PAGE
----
The USA woman are doing very well on the FIVB. In the Olympic qualification standings (shown below) there are 4 USA teams in the top 10 of which 2 will qualify. Alix Klineman and April Ross hold the top slot by a large margin. However, the second slot is a tight race among three teams: Sarah Sponcil / Kelly Claes, Kerri Walsh-Jennings / Brooke Sweat and Kelley Larsen / Emily Stockman. The race has never been so competitive!
One of the reasons is the addition of Beach Volleyball as a NCAA sport. Check out this article, with an AVP focus, by Wayne Holly with a lot of statistics supporting this argument: (passed on from Ricky Pszenny) : NCAA to PRO
Anyway, let’s take a look at top competition that the USA teams face. The top four teams hail from two countries: Brazil and Canada.
Olympic Qualification Ranking
Image from: https://www.fivb.com/en/beachvolleyball
Ana Patricia Silva and Rebecca Cavalcanti
Brazilians Ana Patricia and Rebecca at the top of the Olympic qualifying list. Ana Patricia and Rebecca had 3 wins in attempts in 2019, however none of the wins were in the “5-star equivalent events.” In these events they finished third twice (Rome and Gstaad) and ninth twice (Vienna and Hamburg). In their third place finishes they lost semi-finals to fellow Brazilian teams. In Rome they lost their semi-final to Agatha and Duda, and in Gstaad they lost to Maria Antonelli and Carolina Salgado.
Melissa Humana-Paredes and Sarah Pavan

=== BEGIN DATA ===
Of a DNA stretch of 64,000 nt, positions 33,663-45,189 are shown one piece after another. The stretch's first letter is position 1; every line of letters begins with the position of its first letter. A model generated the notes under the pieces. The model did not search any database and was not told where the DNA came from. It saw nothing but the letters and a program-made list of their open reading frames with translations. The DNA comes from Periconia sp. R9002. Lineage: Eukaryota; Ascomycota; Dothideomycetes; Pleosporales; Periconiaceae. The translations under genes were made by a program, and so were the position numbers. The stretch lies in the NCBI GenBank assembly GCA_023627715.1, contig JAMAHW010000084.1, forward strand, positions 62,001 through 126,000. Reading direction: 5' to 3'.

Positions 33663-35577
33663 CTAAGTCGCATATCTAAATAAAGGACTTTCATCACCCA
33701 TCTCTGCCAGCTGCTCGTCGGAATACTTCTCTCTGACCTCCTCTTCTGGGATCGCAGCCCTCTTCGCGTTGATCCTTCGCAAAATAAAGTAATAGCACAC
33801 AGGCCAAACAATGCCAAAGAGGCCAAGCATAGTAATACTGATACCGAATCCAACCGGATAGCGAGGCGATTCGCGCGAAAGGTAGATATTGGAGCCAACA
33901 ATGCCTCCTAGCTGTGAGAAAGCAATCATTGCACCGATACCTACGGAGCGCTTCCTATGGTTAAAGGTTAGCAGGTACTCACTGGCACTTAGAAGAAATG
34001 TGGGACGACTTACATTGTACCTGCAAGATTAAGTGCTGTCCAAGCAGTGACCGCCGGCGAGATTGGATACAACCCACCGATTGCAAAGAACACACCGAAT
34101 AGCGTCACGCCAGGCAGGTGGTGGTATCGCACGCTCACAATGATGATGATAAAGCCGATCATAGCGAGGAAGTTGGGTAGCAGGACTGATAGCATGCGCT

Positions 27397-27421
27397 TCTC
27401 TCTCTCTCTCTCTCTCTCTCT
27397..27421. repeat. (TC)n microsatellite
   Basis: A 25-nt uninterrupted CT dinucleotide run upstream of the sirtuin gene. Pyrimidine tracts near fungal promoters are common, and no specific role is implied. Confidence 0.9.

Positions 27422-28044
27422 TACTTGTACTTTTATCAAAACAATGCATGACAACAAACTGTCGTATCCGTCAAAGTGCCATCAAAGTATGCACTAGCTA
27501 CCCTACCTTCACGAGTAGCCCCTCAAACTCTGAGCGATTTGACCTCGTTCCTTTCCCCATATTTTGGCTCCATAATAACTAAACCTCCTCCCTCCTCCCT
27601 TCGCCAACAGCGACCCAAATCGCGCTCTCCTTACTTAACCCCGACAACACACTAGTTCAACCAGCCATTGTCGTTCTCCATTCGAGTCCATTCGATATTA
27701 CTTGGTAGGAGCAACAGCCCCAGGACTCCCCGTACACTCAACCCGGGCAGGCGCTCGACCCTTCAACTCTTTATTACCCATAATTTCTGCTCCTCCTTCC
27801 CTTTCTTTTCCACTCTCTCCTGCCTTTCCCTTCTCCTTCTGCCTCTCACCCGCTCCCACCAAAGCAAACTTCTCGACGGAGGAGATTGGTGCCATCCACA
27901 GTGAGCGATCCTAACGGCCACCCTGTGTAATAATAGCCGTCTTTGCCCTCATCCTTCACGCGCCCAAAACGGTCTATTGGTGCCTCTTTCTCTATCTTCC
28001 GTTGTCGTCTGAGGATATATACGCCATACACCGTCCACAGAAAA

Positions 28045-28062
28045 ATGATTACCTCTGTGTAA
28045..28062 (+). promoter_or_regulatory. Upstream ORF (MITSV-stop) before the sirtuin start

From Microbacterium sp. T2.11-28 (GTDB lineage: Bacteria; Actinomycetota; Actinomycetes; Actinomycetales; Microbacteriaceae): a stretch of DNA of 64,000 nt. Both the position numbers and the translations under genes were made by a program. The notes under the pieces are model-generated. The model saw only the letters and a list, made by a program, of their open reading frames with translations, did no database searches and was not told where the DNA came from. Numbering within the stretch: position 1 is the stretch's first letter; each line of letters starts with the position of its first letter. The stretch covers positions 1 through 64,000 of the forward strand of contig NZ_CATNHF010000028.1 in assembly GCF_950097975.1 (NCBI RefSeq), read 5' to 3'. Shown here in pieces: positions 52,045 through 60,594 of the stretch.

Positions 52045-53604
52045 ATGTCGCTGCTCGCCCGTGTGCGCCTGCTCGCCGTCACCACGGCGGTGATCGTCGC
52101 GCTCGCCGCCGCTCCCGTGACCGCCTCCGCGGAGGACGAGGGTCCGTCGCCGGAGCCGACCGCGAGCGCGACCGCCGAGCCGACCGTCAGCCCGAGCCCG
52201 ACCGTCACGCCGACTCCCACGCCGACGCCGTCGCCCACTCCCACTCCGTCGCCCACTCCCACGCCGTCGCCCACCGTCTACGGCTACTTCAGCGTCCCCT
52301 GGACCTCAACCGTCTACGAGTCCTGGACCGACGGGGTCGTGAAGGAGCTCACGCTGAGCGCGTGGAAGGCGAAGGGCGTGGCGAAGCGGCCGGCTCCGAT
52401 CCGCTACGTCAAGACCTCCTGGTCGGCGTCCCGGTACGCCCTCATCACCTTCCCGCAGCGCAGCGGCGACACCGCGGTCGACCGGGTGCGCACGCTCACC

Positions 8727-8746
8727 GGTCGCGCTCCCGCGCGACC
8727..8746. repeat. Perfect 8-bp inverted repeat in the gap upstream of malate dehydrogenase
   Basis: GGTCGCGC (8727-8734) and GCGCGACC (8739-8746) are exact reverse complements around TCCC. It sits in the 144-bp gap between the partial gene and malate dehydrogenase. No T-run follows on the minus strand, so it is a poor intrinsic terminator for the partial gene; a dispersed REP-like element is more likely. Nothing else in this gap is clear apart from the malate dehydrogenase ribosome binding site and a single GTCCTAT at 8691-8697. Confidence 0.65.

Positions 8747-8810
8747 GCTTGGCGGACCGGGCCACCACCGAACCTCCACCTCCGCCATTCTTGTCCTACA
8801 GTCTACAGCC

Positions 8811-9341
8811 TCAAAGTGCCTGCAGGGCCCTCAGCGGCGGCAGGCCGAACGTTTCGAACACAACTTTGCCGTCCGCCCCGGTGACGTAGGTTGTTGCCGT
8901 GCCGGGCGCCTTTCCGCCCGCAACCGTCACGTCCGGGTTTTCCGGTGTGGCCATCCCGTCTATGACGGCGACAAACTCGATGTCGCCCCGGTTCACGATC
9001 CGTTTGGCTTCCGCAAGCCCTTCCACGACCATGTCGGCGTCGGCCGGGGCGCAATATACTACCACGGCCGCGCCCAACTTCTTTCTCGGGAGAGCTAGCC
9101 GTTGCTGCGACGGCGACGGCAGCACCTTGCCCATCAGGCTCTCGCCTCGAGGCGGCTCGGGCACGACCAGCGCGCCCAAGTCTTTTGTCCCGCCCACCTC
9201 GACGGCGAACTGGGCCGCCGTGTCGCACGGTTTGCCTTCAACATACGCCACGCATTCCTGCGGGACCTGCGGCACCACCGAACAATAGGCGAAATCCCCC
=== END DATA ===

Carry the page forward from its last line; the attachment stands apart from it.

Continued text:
Next on the list are the World Champions, Canadians, Melissa Humana-Paredes and Sarah Pavan. Pavan and Humana-Paredes had 3 wins in 12 attempts in 2019.
They won the World Championships in Hamburg and the 5-Star in Vienna. In Gstaad they finished 5th losing to Ana Patricia and Rebecca in the quarter finals. And in Rome they also finished 5th losing to Agatha and Duda.
As a side note, this team also competes on the AVP. They won 2 of the 4 events they played in, winning in Manhattan Beach and Waikiki, beating Alix Klineman and April Ross both times. In Huntington they lost to April and Alix in the finals and in Chicago they had an off tournament finishing in 5th, losing to April and Alix in an early winner’s bracket round.
Overall this is the team to beat.
Agatha Bednarczuk and Eduarda Duda Lisboa
Next on the list are Brazilians Agatha and Duda. They had 2 wins in 12 attempts. In Hamburg and Gstaad they finished 9th. However, in the last two big events Agatha steadily improved. In Vienna they finished 3rd, losing to Pavan and Humana-Paredes in the semi-finals. And in Rome finished 2nd, losing to Germans Laura Ludwig and Margareta Kozuch in the finals.
This team is dangerous. Agatha and Duda were FIVB tour champions in 2018 and Agatha has a silver medal from the 2016 Olympics playing with Barbara Seixas.
Heather Bansley and Brandie Wilkerson
The next contenders are Canadians Heather Bansley and Brandie Wilkerson. This team had 2 victories in 11 attempts. However, they did not reach the quarter finals in any 5-star equivalent event. Their best finish was a 9th in Gstaad. They finished 17th in Hamburg, Vienna, and Rome.
Brandie also plays occasionally plays on the AVP. Her best finishes were 3rd twice with Sara Hughes.
(Note: Maria Antonelli and Carolina Salgado are on the Olympic qualifying list above Bansley and Wilkerson but will not play in the Olympics because the Brazilian federation has already selected Agatha/Duda and Rebecca/Ana Patricia as their Olympic teams.)
How did the top USA woman’s teams done against the top 4 international teams in FIVB events in 2019?
The USA teams performed reasonably well against top international teams. Overall the top 6 USA teams were 20-29 against the top non-USA teams. The top 4 USA teams (exclude Flint/Day and Hughes/Ross) had a record of 20-22. Furthermore, Alix and April had a 75% winning percentage against these teams, and Sarah and Kelly had a 43% winning percentage.
The USA definitely has a shot a multiple medals in Tokyo!
|Kerri Walsh Jennings
|Ana Patricia Silva
|Melissa Humana Paredes
Eduarda Duda Lisboa
See you on the beach,